AUGUSTA, Ga. – With a 3-wood in hand, Kyle Stanley’s first tee shot – his first competitive swing at the Masters – soared skyward and out of sight Thursday morning, much to the appreciation of an eager gallery.
And proof of its return to earth? Mud was caked on the golf ball as it sat on short grass.
That was just the beginning of the Gig Harbor golfer’s thrilling yet frustrating round – one that ended in a 3-over-par 75 that left him far down the leaderboard.
Fortunately, nobody broke away and posted a super-low score. It could have been for a similar reason Stanley struggled – muddy balls, courtesy of Augusta National Golf Club’s soggy fairways after a few days of heavy thunderstorms.
“Yeah, it factored into (shot selection) a little bit. It’s just kind of a guessing game. You try and err on the right side,” Stanley said. “I was probably a little bit too cautious at times, and just left myself some difficult up-and-downs.”
Stanley birdied the second hole to move to 1-under, but nobody in his group of routine birdie-makers – including Australian Jason Day (76) and American Bill Haas (72) – got going on a hot streak.
Haas made three birdies in a four-hole stretch on the front nine. But he also fell back late.
“Nobody in our group played obviously their best golf,” Haas said.
Some of Stanley’s misfortune – he hit just eight of 18 greens in regulation – can be blamed on the soft conditions. He had another big issue, too – missing tee shots left, and into trouble on crucial holes.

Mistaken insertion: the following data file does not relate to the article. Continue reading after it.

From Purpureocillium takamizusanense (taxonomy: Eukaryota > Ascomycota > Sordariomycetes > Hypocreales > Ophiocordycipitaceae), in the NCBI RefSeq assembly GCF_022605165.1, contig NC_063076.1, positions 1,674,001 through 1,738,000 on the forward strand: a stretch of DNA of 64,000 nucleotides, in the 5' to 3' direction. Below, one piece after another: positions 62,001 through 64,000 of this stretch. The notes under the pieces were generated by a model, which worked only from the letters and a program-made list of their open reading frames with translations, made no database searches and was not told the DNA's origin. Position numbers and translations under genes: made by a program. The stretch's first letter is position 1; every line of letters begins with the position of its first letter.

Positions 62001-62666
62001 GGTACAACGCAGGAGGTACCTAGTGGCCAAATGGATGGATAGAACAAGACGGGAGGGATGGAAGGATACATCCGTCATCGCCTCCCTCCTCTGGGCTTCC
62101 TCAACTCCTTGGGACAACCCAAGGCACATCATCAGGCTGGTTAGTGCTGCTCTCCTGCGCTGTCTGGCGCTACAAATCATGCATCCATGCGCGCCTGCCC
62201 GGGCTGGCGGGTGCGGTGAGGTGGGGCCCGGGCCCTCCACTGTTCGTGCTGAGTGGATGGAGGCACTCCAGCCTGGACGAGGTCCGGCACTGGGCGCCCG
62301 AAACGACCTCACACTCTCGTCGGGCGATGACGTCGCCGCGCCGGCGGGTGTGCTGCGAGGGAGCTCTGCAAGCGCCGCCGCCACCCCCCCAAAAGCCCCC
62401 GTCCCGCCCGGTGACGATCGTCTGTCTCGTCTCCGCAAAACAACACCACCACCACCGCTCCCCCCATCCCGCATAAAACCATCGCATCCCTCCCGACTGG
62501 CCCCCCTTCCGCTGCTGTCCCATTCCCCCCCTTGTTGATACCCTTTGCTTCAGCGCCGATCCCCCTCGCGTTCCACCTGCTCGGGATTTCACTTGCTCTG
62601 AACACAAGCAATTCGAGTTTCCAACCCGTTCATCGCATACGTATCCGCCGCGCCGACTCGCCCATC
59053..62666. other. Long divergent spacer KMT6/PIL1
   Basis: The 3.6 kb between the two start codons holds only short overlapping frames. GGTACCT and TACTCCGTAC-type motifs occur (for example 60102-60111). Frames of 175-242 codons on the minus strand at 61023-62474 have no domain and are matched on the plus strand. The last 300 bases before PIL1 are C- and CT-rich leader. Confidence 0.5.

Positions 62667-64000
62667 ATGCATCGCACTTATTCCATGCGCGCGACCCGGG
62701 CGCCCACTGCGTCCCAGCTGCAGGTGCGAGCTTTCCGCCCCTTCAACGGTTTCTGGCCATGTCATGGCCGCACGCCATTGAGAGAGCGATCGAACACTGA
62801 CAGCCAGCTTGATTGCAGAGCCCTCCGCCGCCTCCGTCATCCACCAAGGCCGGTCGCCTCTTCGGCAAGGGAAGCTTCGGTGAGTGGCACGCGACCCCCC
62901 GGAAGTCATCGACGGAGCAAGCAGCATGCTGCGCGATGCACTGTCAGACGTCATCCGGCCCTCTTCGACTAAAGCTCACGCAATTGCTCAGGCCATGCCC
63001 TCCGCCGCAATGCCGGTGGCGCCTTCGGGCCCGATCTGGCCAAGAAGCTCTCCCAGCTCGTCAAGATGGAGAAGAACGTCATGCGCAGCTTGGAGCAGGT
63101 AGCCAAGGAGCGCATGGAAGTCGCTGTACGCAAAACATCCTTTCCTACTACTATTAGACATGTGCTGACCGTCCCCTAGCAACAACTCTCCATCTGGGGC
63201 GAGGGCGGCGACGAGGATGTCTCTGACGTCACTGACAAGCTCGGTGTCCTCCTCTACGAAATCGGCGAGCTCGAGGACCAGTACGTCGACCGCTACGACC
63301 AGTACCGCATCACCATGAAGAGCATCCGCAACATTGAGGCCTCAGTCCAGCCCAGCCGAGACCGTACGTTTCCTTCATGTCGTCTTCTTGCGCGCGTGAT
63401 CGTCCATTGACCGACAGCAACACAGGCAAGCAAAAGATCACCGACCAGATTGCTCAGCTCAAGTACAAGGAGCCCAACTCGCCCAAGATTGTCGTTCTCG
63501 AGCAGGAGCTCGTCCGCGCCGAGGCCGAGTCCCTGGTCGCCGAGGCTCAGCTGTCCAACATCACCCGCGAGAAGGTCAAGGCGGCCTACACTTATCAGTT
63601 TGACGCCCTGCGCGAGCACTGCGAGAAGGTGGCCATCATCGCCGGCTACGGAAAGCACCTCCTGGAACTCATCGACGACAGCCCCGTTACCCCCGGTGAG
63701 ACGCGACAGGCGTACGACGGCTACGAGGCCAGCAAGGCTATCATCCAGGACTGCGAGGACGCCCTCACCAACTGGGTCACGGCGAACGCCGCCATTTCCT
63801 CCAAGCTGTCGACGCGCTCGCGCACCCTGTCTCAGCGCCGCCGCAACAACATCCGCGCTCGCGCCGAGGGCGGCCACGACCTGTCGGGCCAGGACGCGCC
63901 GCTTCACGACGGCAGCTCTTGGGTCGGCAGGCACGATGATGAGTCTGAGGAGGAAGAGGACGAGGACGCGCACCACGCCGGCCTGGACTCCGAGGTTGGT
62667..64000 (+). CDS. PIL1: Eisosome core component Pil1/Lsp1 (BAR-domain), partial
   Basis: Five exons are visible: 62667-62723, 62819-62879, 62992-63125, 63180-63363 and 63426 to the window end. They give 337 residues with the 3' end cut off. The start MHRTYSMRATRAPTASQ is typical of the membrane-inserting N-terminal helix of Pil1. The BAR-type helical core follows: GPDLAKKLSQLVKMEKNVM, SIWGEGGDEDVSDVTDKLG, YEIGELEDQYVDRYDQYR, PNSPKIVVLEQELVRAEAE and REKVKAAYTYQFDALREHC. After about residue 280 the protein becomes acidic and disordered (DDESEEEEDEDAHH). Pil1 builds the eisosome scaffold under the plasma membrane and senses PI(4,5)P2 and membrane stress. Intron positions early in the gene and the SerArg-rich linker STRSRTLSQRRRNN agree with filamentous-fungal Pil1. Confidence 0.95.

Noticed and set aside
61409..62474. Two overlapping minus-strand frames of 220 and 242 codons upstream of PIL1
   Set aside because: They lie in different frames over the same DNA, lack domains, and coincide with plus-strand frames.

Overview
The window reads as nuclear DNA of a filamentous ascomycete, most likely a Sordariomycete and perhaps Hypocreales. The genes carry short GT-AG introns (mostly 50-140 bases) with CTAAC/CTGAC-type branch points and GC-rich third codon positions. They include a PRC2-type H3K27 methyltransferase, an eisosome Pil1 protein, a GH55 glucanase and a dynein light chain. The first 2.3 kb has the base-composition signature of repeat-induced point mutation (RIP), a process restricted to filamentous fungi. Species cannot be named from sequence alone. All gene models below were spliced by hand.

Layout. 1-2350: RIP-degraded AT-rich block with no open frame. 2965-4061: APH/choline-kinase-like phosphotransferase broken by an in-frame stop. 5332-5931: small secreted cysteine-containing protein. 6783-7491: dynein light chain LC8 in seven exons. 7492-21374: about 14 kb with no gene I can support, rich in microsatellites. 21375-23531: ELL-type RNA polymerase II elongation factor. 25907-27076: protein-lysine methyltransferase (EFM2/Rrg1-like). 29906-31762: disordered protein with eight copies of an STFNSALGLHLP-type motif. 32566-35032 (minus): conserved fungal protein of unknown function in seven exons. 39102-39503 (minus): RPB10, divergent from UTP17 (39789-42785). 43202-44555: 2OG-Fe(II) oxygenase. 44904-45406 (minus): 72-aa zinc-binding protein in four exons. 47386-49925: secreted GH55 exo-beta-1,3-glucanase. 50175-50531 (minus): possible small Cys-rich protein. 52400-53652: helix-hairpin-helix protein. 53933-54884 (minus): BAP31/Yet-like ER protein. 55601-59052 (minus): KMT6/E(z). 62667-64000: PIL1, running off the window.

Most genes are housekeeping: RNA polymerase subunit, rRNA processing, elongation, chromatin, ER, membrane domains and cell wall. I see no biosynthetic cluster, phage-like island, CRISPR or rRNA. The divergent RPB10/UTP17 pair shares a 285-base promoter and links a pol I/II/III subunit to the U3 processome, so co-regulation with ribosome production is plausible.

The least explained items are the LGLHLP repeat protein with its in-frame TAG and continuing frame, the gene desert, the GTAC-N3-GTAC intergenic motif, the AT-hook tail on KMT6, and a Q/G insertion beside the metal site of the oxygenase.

He did that on the seventh hole, then tried muscling an iron shot into one of the front greenside sand traps. The golf ball stopped 15 yards short of it.
“It’s tough because it’s so wet, and it’s sometimes hard to judge the ball, and hitting it and it not really going anywhere,” Stanley said.
Facing a delicate pitch, his third shot popped up into the bunker. He left the green with a double-bogey 6.
Stanley fell to 3 over after a bogey at No. 10 – set up by an errant shot out of the left rough. But he rallied on the back nine, making birdies on both of the par-5 holes, No. 13 and No. 15.
And the Bellarmine Prep product thought he got a break when his shot out of the back bunker at the 16th green hit Haas’ ball, leaving him a 7-foot putt rather than the 25- to 30-footer he could have had.
But his par-saving try didn’t start on line, and he made bogey. A hole later, he had to punch out from behind a three on the left side, and could not get up and down from 70 yards for par.
Afterward, the stoic Stanley exchanged responses with big smiles to reporters. It was kind of how he felt about his first Masters round – now in the books.
“To be honest, I didn’t really have a lot of expectations this week. Like I said, the game hasn’t really been there – or it has, and I just haven’t been scoring,” said Stanley, who in February won the Waste Management Phoenix Open. “I am just waiting on good golf. It’s there. I just have to put it together.”
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